Hooking up with Miller and Dreaded Mindz “began one of the most pivotal periods of mentorship in my life,” says Valentine. In addition to honing mic skills, members were encouraged to be active in catalyzing positive change. “It was very much a crash course in community organizing,” remembers Valentine, who would later apply those skills to managing a Democratic congressional candidate in 2008, Bobby Saxon. “Hip hop taught me [how] to inclusively lead a large group of people, and how to energize them behind a cause,” says Valentine.
“I’m an activist who just happens to rap a bit/ An advocate of action against the factions that trapped us here,” raps Cuthbertson on the 2007 Ishues track “ Let It Build .” In the Athens hip-hop community, the lines often blur between artist and activist, promoter and politician, rapper and radical. “I gotta live what I’m saying,” says Cuthbertson. “I have to live what I’m talking about.”
The Johnsons, who moved to Athens in 2012, quickly integrated themselves into the hip-hop scene, which meant they soon became active in local politics and activism. The two “hip-hop entrepreneurs” became “hip-hop activists,” says Mokah, when their downtown promotion business (the two founded the Athens Hip Hop Awards) melded with a burgeoning movement among students of color who claimed to have been discriminated against by clubs and bars downtown. Mokah quickly became a leader of the movement.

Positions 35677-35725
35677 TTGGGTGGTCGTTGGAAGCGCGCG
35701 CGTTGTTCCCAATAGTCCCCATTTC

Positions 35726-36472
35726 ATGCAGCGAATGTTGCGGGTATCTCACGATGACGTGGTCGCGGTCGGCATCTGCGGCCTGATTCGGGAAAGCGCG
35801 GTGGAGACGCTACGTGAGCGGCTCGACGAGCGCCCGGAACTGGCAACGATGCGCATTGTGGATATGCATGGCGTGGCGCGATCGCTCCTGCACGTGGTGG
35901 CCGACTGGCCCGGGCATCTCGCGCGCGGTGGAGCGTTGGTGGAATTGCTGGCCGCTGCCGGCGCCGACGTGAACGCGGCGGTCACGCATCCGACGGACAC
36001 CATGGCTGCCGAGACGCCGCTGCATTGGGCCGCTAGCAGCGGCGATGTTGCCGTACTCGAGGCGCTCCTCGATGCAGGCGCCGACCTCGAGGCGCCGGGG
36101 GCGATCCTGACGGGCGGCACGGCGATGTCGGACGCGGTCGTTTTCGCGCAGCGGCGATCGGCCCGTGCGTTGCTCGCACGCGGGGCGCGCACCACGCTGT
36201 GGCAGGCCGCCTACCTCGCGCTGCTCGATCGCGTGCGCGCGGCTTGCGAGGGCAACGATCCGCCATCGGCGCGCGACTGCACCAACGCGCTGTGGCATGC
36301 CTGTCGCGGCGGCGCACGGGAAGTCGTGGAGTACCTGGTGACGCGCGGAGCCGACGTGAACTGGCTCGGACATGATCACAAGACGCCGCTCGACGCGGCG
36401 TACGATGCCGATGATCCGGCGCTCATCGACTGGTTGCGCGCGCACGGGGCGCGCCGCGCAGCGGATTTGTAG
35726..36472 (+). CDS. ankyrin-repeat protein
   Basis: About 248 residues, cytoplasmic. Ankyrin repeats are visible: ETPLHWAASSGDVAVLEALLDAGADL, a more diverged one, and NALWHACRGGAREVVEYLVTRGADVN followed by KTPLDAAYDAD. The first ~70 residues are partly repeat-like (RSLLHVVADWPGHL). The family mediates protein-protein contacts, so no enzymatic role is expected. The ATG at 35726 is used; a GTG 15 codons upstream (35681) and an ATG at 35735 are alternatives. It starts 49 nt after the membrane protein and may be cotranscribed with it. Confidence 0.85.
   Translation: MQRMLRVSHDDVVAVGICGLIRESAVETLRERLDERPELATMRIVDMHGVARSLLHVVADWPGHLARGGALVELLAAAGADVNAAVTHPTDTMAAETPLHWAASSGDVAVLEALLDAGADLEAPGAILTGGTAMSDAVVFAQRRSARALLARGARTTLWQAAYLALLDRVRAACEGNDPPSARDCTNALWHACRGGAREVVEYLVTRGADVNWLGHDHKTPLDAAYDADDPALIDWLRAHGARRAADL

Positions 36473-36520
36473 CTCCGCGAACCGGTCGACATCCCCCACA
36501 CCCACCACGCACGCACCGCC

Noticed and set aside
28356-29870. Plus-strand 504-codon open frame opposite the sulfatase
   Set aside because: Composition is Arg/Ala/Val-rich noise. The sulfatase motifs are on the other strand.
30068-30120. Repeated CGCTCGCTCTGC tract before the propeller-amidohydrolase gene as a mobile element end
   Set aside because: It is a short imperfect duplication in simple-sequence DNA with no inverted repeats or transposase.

The movement scored a victory in early November, achieving the bulk of their demands, including an ordinance aimed at addressing racial discrimination in downtown bars and a human relations committee, the initial step toward a body dedicated to enforcing the ordinance. The victory marked an early achievement in what appears to be a political awakening in Athens, and continues the tradition set by Miller, Cuthbertson, LaRoche and others for whom the hip-hop ethos compels attention to the conditions where you live, regardless of where you’re from.
The current movement sees newcomers and students joining forces with veterans like Cuthbertson, who recently returned to the mic after years off to raise his family. “I feel obligated to come back out with new music, because times are more tumultuous now than they were when I was coming out,” he says. Valentine, once the young battle rapper, is now heavily involved in local politics. Miller continues to shepherd young rappers like Squalle, Blacknerdninja and Yung’N Restless, all artists with “conscious” dimensions to their music.
What’s still missing, though, is steady and sturdy cooperation and communication between Athens’ hip-hop activist community and white progressives, as well as between the hip-hop and rock scenes in town.
“There’s still too much separation between the white community and the black community,” says Cuthbertson. “There’s still a huge, huge separation.” Mokah describes “an invisible line” that continues to divide Athens, even its progressive community. The anti-discrimination movement demonstrated the power of cross-community alliance, and one hopes that success presages more such unions, as the next four years are sure to bring pressures to Athens that can only be met with unified effort and action.